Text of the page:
December 2012 Minutes

President Tom Lavash opened the meeting at 7:20 pm; 16 members attended.

Treasurer’s Report

At the meeting’s conclusion, Treasurer Beulah Sutherland provided an abbreviated Treasurer’s Report, noting that MPCA did not receive or spend any funds between August and October.

She noted that there is $0 in the Christmas Fund, and $7.33 in nominal contributions have been received for the Capital Area Food Bank. We will need to seek additional donations before the holidays, or reallocate funds from the General Fund, to ensure that we are able to sponsor a family from Bunker Hill School again this holiday season.

Ward 5 Councilmember Representative: Mr. Corey Griffin

The Chief of Staff to Ward 5 Councilmember Kenyan McDuffie, Mr. Corey Arnez Griffin, made an unannounced visit; given other community meetings on his schedule later that evening, he was provided an opportunity to open our November meeting with a summary of current initiatives.

WMATA Bus Barn

Mr. Griffin discussed the recent proposal by the Washington Metropolitan Area Transportation Authority (WMATA) to construct a large bus parking/storage and maintenance/mechanics training facility (a “bus barn”) on approximately 19 acres of land alongside North Capitol Street on the grounds of the Armed Forces Retirement Home (the “Soldiers Home”).

As illustrated in the preliminary concept plan below, the U.S. General Services Administration (GSA), which owns the Soldiers Home, is seeking another real estate partner to build a mixed-use development on the site. (A previous attempt resulted in the selection of Charlotte, NC-based Crescent Resources in 2007; their approved plan included 1.4 million sq. ft. of office space, retail, a 125-room hotel and 2,500 residential units. However, the 2008-09 downturn led to Crescent’s withdrawal from the project).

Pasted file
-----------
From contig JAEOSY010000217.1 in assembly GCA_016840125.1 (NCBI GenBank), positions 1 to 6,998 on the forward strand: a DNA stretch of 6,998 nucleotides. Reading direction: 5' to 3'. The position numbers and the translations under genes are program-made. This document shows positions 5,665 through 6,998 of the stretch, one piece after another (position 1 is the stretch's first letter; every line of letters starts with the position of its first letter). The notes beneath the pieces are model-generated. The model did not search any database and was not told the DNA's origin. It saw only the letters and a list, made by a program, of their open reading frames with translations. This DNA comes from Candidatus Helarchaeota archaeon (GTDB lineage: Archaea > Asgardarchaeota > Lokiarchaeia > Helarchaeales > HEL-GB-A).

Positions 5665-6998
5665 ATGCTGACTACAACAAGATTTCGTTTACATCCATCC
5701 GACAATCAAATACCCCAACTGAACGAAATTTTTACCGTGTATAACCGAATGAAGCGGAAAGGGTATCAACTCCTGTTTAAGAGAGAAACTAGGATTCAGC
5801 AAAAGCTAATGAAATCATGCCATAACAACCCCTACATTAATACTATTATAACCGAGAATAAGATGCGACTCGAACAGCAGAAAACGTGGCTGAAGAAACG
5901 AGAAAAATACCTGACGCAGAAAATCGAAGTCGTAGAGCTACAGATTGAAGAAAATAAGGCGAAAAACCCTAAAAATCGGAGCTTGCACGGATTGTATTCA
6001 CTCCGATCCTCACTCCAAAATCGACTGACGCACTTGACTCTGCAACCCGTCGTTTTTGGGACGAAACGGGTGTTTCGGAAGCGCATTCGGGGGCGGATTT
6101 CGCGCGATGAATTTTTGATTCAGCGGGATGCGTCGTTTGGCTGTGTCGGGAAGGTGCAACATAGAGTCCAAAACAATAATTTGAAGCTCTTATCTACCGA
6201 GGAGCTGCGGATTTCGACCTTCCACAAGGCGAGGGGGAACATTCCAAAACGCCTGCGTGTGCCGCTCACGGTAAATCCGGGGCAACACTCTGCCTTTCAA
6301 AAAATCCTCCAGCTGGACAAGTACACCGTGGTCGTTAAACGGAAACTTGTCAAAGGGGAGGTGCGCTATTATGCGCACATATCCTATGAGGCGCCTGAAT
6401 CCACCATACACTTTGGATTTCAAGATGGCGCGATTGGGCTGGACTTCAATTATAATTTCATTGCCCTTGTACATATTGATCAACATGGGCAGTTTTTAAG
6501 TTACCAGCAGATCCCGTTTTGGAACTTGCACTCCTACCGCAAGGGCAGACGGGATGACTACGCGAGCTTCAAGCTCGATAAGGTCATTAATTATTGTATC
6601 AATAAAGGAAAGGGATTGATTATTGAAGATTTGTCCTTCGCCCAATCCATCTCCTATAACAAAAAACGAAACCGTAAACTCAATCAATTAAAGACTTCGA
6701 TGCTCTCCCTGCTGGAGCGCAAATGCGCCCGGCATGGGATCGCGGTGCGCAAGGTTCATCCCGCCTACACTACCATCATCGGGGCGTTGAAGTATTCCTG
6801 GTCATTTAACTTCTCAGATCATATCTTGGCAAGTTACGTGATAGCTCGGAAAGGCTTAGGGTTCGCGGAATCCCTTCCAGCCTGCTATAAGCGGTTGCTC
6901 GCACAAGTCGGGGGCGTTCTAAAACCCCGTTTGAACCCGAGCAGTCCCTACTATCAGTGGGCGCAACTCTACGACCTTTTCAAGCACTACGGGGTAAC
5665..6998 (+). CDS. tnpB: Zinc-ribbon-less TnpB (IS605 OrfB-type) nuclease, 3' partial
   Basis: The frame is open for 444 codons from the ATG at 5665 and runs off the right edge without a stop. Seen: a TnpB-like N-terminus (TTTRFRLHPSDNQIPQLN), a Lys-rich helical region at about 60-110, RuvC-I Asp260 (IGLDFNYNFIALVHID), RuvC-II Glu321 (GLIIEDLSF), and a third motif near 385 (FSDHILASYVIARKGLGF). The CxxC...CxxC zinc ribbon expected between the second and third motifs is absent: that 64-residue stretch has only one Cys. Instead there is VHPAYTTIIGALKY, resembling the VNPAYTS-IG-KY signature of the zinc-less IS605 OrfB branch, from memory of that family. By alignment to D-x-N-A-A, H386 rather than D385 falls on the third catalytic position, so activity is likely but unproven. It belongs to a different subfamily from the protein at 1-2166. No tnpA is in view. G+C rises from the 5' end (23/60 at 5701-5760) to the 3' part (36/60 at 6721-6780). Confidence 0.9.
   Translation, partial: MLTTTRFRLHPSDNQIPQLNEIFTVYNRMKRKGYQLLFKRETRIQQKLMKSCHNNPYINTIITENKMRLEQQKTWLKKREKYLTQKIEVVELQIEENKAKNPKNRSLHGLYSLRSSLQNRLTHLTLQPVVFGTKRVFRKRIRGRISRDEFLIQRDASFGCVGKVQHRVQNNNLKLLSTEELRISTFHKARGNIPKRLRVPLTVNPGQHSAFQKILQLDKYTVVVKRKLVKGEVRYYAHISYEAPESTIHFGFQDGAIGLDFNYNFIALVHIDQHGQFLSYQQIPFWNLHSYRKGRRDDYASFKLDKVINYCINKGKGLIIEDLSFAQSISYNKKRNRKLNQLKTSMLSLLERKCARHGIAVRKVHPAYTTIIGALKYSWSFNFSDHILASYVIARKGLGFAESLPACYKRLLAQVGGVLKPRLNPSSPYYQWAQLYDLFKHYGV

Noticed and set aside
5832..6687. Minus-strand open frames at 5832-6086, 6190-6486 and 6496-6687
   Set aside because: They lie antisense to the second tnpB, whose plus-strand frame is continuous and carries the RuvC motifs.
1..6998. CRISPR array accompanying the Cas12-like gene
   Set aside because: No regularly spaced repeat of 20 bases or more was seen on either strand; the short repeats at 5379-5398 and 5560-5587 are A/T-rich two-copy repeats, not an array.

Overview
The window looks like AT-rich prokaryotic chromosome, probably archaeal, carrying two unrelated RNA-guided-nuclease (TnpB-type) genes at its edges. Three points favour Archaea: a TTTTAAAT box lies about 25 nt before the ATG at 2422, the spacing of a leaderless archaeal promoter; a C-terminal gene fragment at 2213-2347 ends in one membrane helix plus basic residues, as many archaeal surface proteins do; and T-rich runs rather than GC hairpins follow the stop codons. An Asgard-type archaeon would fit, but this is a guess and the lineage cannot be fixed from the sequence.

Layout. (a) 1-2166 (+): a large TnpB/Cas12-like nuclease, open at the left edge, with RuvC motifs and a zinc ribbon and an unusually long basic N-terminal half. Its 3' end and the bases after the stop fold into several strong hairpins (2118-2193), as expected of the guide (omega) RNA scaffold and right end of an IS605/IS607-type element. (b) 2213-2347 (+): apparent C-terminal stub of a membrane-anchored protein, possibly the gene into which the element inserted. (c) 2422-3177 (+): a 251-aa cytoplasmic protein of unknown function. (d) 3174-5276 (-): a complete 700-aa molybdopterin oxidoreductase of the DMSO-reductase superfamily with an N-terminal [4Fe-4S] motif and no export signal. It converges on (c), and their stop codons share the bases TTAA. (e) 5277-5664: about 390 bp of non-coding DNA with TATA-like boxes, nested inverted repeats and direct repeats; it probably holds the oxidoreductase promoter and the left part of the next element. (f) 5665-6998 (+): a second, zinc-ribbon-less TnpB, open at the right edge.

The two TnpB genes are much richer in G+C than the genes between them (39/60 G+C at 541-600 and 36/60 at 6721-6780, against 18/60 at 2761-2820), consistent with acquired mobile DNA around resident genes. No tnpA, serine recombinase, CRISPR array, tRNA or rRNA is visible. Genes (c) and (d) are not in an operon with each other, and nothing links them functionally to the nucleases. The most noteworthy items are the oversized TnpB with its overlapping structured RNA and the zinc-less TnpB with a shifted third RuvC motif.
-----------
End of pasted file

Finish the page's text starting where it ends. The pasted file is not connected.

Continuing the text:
Proposed WMATA Development Site

The GSA is again seeking a development partner as a means of ensuring a reliable, long-term revenue stream to finance operations and maintenance of the Soldiers Home facilites.

The WMATA proposal would relocate the functions of two existing bus barns elsewhere in the city: from 14th Street NW in Petworth and from Western Avenue in Upper NW/Friendship Heights. There is significant pressure to redevelop these facilities, particularly the one located on Western Avenue, which would generate additional revenue for WMATA. If WMATA is allowed to build this facility on North Capitol Street, it would mean that two large bus maintenance and operations facilities would be located in Ward 5 (the other on Bladensburg Road NE).

Mr. Griffin noted that Ward 5 is already home to 75% of the city’s industrial uses. Given the preponderance of these, and other, noxious uses in Ward 5 (strip clubs, medical marijuana cultivation and distribution facilities, etc.), Councilmember McDuffie is adamantly opposed to the WMATA proposal. He has received support in opposition from both At-Large Councilmember Orange (a resident of Michigan Park) as well as At-Large Councilmember-elect David Grosso (a resident of Brookland). In addition, ANC 5B has passed a unanimous resolution in opposition to the proposal, and Councilmember McDuffie has asked that ANCs 5A and 5C also oppose the WMATA proposal.

Tom Lavash asked Mr. Griffin how MPCA could assist. Mr. Griffin responded that a letter in opposition would be appreciated. A motion was made, and passed unanimously, for the Michigan Park Citizens Association to oppose the WMATA facility. Tom Lavash will craft MPCA’s letter in opposition upon receipt of the Resolution.